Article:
The Implant Imperative:
Enrolling the Patient as a Partner
in Infection Control
Sheila Wolf, RDH
(This article appeared in a dental magazine
called Implant News and Views)
To the average person, what is going on inside
their mouth is as mysterious as what is going on under the
hood of their car. It is a rare mechanic who offers the consumer
anything more than a recommendation to bring in the car for
an oil change every . well, however long it is. The average
person coming in for an implant consultation has about the
same amount of information on oral care as the driver who
knows only that he should change the oil but not why. As dental
professionals, if we wish to be effective, we have a responsibility
not only to treat but also to educate the patient. It is up
to us to teach patients their role in ensuring success with
their implants; to encourage them in what to do, and to have
them understand the reasons for doing it.
About ten years ago, I had an awakening that
was to change my life as a hygienist. I was introduced to
the phase contrast microscope. Learning that periodontal disease
is a bacterial infection is one thing. Seeing it under a microscope
is an altogether different experience. I saw, up close and
personal, squirmy, squiggly spirochetes, fascinating, undulating
eel like critters, gliding, spinning, and clock-arm rods,
and sluggish amoebic parasites. I saw organisms called Trichomonads,
which look surprisingly like foraging mice, that I learned,
are sexually transmitted. I actually watched white blood cells
cluster around a pathogen and make a stand for health. I discovered
a tool that could show patients the "why" of the need to master
their oral hygiene.
Whether the infection is around natural teeth
or implants, the bacteria are basically the same, according
to Dr. Dan Watt. It is important to get these microorganisms
under control otherwise patients will continue to have breakdown
in the underlying bone, and to host a disease that seriously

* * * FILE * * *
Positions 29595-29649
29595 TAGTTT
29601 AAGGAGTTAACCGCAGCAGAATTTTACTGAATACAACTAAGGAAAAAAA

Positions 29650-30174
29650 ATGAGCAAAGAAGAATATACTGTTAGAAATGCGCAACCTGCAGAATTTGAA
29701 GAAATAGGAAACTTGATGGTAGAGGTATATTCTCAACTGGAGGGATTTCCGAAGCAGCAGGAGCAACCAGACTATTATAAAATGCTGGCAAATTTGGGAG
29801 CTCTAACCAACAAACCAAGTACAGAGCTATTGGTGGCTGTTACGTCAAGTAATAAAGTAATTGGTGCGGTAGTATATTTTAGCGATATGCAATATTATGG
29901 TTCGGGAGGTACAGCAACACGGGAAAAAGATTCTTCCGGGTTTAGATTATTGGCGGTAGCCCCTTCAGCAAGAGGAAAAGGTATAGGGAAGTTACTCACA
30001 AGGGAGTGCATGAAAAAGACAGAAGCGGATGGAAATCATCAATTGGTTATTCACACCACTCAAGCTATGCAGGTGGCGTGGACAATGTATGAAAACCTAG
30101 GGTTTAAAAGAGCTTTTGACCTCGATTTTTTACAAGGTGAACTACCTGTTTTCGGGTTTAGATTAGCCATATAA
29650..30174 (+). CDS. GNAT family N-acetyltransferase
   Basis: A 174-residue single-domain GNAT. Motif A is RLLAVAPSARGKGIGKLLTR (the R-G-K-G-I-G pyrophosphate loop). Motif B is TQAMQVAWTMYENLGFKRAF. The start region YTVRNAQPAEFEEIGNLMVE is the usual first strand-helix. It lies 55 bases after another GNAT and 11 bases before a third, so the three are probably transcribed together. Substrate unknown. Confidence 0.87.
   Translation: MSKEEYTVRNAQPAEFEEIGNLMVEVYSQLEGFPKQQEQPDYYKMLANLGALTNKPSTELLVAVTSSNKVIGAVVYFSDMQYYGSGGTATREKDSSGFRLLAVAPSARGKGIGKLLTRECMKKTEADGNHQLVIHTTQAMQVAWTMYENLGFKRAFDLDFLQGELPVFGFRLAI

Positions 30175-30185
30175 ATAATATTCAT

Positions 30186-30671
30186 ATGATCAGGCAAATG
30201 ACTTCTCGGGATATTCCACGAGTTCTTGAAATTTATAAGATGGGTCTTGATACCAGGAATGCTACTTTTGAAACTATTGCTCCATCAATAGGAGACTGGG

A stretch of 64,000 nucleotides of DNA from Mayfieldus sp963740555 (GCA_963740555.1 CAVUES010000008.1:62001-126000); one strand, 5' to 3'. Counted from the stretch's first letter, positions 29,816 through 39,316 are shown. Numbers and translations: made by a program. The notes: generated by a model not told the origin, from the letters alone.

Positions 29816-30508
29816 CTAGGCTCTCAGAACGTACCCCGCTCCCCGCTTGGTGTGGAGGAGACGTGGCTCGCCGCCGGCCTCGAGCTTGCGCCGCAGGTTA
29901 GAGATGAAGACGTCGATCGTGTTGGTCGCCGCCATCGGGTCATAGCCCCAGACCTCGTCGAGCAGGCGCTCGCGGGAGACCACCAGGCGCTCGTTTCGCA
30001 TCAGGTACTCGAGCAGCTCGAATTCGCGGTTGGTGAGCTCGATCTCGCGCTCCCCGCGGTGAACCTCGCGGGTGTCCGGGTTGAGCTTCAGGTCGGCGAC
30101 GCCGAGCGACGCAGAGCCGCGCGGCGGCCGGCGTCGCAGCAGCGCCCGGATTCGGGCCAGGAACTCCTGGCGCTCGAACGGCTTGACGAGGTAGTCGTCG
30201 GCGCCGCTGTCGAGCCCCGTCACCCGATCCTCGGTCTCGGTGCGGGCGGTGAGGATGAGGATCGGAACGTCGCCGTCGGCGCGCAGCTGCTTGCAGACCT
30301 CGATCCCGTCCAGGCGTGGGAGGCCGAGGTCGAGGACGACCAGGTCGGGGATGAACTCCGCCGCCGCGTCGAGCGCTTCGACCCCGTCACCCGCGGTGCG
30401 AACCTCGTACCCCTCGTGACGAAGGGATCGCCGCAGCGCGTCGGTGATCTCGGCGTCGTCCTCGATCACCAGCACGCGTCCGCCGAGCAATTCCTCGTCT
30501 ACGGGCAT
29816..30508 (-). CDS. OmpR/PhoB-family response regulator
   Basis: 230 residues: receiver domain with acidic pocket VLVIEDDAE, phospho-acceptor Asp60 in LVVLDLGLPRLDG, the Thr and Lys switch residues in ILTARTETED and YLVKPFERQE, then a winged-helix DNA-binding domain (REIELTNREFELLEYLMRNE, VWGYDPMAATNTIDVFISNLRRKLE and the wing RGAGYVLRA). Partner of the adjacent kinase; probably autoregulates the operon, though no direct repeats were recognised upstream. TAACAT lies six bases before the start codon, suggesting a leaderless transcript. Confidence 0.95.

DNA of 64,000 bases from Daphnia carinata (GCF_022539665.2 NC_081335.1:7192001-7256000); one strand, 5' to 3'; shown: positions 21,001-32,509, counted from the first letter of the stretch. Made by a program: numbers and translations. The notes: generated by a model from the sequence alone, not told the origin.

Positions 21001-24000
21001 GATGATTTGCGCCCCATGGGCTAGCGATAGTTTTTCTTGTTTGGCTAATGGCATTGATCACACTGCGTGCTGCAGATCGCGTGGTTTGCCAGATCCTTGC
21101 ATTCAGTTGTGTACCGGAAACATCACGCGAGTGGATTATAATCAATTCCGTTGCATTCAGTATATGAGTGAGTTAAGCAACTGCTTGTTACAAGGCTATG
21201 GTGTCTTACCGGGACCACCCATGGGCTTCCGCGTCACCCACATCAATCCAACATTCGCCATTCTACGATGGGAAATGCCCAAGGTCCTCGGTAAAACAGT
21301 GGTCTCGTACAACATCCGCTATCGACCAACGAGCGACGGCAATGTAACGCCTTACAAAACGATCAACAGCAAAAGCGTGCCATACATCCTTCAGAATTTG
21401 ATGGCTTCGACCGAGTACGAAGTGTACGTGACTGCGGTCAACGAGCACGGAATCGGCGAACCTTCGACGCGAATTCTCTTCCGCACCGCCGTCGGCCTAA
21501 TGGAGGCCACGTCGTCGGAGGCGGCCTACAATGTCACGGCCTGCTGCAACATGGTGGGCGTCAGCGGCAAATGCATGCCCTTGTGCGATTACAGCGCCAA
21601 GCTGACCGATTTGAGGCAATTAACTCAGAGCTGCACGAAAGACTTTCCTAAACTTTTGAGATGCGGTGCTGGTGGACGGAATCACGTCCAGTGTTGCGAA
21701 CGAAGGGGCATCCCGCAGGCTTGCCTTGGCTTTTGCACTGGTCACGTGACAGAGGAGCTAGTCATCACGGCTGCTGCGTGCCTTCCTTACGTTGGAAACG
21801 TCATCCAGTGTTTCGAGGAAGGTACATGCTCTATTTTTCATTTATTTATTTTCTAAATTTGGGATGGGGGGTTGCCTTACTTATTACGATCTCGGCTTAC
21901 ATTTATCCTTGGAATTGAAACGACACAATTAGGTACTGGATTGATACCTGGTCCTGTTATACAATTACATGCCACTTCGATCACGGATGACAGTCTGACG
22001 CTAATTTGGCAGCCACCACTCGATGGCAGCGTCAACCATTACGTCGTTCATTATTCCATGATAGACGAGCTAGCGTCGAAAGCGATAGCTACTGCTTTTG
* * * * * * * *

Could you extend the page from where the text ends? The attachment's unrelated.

impacts their whole body health.
Armed with the "why", I am out to enroll my
patients as partners in a treatment process that requires
them to participate as fully as I do. This is no mechanic
shop. They are not bringing their mouths in for repair. They
are learning to take control. Whether the patient comes in
as an implant candidate or with failing implants makes no
difference. Treatment needs to begin at whatever stage they
are at present.
To establish a basis for relationship and trust,
I create an environment where patients can freely express
themselves. On our first visit, generally a two-hour appointment,
we discuss their medical, social and dental history. I listen
patiently to their concerns, let them express their frustrations
and fears, and watch their body language, which tells me a
lot about how to proceed with treatment.
I explain the distinction between teacher (one
who imparts information) and coach, (one who takes a stand
for them to be as great as they can be). As their partner
and coach, my commitment is for them to get rid of this chronic
infection, the bad taste and smell in their mouths, their
pain and self consciousness, and to enable them to reach a
level of oral health, energy, and full body wellness that
they may not even be aware they are missing.
As in athletic coaching, at each visit we study,
practice, and refine their use of equipment, their techniques,
and their applications of specific chemicals. I generally
suggest a sonic toothbrush (SonicareT), an irrigator (HydroflossT
or WaterpikT), and I recommend certain solutions such as TherasolT
(Oratec), Closys ll (Rowpar products), chlorhexidine, and